The existence of dispersal syndromes contrasting disperser from resident phenotypes within populations has been intensively documented across taxa. However, how such suites of phenotypic traits emerge and are maintained is largely unknown, although deciphering the processes shaping the evolution of dispersal phenotypes is a key in ecology and evolution. In this study, we created artificial populations of a butterfly, in which we controlled for individual phenotypes and measured experimentally the roles of selection and genetic constraints on the correlations between dispersal-related traits: flight performance and wing morphology. We demonstrate that (i) trait covariations are not due to genetic correlations, (ii) the effects of selection are sex-specific, and (iii) both divergent and stabilizing selection maintain specific flight performance phenotypes and wing morphologies. Interestingly, some trait combinations are also favoured, depending on sex and fitness components. Moreover, we provide evidence for the role of (dis)assortative mating in the evolution of these dispersal-related traits. Our results suggest that dispersal syndromes may have high evolutionary potential, but also that they may be easily disrupted under particular environmental conditions.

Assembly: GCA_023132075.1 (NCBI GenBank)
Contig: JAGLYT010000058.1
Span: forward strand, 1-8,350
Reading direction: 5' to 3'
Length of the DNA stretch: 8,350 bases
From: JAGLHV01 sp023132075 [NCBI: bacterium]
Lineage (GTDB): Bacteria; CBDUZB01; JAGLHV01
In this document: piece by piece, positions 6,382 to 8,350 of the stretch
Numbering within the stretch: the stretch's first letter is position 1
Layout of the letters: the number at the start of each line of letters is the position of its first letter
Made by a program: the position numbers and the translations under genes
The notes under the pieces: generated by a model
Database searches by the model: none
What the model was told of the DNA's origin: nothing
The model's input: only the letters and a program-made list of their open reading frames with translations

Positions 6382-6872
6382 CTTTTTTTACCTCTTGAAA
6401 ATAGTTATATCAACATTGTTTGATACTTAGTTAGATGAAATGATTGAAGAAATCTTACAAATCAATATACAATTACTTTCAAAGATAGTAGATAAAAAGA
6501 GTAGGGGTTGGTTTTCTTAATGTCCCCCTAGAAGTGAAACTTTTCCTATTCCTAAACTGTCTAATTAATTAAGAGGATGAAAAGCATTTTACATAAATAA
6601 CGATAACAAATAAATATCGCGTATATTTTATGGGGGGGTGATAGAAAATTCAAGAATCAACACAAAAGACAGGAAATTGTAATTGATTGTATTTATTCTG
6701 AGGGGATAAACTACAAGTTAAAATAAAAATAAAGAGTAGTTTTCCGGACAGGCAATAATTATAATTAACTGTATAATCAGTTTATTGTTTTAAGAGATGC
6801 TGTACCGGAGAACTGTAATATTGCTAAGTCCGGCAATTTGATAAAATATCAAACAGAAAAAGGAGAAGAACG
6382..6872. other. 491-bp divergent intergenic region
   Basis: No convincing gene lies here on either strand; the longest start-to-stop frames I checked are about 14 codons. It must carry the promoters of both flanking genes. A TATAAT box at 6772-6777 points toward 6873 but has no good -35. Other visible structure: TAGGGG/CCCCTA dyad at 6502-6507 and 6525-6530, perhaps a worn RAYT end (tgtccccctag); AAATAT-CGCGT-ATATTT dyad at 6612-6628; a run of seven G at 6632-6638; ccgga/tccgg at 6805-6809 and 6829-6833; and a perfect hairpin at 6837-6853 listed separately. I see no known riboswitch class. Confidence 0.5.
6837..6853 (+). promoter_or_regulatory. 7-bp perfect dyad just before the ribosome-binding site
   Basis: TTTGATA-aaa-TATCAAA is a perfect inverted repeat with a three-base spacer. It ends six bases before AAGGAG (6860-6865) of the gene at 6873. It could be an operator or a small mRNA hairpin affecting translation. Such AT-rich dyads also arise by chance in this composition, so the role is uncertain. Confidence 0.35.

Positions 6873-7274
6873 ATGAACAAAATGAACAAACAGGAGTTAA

Electronic supplementary material is available online at https://dx.doi.org/10.6084/m9.figshare.c.3469890.
- Received July 13, 2016.
- Accepted September 6, 2016.
- © 2016 The Author(s)
Published by the Royal Society. All rights reserved.